5) Conquer your cashflow demons
The self-employed can be reluctant to lock money away in pensions, concerned it might be needed earlier for investment opportunities or cash flow crises.
However, the tax relief can look increasingly attractive as you get closer to the age when you can whip money out, currently 55 but rising to 57 from 2028.
In later life you can therefore whack in larger sums, knowing you don’t have long to wait before you could access the money.
The first 25% of your pension pot can be withdrawn tax-free, but anything above that is taxed as income. Just bear in mind that if you do take out more than the 25% tax free, it will restrict how much you can pay into a pension in future, down from £40,000 a year to just £4,000.
6) Track down lost pensions
It can be all too easy to lose track of old pensions, if, for example, you move house and don’t let the pension company know your new address. Tracking down lost pensions can therefore help boost your retirement pot. Contact the pension provider (if you know who it is), speak to past employers or use the government’s free Pension Tracing Service online or on 0800 731 0193.
7) Cut your costs
Squeeze more out of your retirement savings by checking the fees charged for hosting your pension and for funds used. Transferring to a plan with lower charges means you hang on to more of your own money and it has more chance to grow. Just check you won’t be giving up valuable guarantees or benefits by moving your pension cash.
8) Review your investment choices
Check where your pension money is invested, and whether it matches your goals and attitudes to risk.
Watch out because as you move closer to retirement age, many pension plans automatically move your money out of shares in companies and into less risky options.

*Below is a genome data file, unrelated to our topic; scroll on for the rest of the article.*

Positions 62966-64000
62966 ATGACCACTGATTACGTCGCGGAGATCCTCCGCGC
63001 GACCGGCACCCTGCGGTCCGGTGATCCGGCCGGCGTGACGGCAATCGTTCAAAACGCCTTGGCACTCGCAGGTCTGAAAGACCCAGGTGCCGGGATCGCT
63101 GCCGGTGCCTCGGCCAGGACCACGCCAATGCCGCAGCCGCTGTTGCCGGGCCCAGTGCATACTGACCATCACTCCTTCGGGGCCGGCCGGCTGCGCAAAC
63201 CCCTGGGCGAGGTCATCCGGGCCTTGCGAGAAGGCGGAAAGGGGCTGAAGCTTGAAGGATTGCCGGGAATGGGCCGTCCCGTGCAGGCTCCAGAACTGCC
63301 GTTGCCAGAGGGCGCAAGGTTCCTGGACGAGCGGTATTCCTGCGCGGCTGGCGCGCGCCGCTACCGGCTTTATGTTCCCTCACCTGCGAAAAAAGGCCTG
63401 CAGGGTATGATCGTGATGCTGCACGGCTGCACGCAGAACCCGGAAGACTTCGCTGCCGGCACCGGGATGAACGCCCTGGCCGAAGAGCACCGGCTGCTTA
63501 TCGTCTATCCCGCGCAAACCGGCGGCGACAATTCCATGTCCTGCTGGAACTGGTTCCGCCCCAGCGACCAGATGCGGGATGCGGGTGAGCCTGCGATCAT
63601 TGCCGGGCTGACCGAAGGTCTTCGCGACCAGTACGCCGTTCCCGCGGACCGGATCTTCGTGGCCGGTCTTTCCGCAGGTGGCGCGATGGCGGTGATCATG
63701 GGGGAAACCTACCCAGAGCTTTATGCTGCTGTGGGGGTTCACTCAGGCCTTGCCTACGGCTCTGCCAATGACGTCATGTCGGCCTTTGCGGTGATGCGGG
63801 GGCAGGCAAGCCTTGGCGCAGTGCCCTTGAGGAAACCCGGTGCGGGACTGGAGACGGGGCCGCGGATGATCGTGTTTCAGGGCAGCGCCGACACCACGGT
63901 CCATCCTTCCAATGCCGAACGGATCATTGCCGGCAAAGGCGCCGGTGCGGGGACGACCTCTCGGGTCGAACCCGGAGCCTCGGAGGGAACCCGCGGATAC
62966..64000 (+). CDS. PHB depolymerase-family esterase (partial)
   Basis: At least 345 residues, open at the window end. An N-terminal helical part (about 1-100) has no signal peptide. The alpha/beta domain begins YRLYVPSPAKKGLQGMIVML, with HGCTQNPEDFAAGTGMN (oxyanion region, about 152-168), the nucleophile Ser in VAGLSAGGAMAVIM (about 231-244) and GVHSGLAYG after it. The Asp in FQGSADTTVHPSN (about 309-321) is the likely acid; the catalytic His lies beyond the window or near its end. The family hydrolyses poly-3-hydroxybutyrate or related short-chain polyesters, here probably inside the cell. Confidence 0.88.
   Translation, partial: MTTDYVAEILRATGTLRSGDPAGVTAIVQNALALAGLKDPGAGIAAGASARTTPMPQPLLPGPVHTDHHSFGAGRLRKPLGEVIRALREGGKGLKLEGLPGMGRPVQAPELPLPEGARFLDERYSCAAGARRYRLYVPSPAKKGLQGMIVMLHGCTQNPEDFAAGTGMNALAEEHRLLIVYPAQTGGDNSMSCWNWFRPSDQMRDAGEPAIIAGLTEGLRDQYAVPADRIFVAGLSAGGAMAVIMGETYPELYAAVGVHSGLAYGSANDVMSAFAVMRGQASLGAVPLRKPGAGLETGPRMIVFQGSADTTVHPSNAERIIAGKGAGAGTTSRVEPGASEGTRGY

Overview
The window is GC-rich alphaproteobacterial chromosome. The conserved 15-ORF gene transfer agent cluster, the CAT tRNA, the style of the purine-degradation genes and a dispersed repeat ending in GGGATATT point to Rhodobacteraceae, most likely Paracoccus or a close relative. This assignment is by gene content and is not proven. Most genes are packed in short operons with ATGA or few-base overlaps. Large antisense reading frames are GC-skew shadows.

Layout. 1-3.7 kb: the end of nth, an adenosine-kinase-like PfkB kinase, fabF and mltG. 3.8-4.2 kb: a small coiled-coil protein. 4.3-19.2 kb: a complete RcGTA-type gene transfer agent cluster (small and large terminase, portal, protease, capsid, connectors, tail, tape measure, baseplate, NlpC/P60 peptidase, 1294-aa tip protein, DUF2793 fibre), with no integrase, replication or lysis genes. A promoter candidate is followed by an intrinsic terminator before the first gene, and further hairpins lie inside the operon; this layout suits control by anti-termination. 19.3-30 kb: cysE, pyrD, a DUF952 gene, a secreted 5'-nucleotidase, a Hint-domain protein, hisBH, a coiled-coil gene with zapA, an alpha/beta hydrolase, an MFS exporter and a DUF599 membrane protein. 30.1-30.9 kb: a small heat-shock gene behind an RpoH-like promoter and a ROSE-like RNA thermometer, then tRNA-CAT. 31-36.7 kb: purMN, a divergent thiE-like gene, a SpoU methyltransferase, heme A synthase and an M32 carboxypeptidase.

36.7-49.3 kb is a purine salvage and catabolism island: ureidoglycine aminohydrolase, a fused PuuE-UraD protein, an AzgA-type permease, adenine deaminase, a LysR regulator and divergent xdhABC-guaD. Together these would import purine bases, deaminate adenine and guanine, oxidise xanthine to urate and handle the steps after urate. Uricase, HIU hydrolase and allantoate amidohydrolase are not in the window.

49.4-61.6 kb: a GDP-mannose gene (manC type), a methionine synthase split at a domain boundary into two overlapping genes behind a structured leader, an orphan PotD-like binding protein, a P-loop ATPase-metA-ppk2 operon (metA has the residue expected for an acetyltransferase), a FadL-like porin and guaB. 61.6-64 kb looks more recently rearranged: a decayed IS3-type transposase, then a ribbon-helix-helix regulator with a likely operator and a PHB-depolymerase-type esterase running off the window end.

However, depending on how you want to access your pension, you might be better off hanging onto some stock market investments, with greater potential for growth.
If you opt for income drawdown, for example, your money may remain invested for a good 30 years or so. There is always a risk that prices can fall as well as rise, but that allows plenty of time to ride out stock market storms.
9) Top up your state pension
Lastly, don’t forget your state pension.
You can discover how much you should get at gov.uk/check-state-pension. If you have gaps in your National Insurance contributions, see if you can boost your state pension payments by making voluntary contributions – although normally you can only go back up to six years.
You can also boost payments if you take them later than normal state pension age. For every nine weeks you defer, you will get an increase of 1%, which adds up to 5.8% for every full year.
After deferring your state pension for a year, you would need to live for another 15 years to be quids in, according to calculations by AJ Bell. This assumes that the state pension increases by 2.5% a year, the current minimum increase.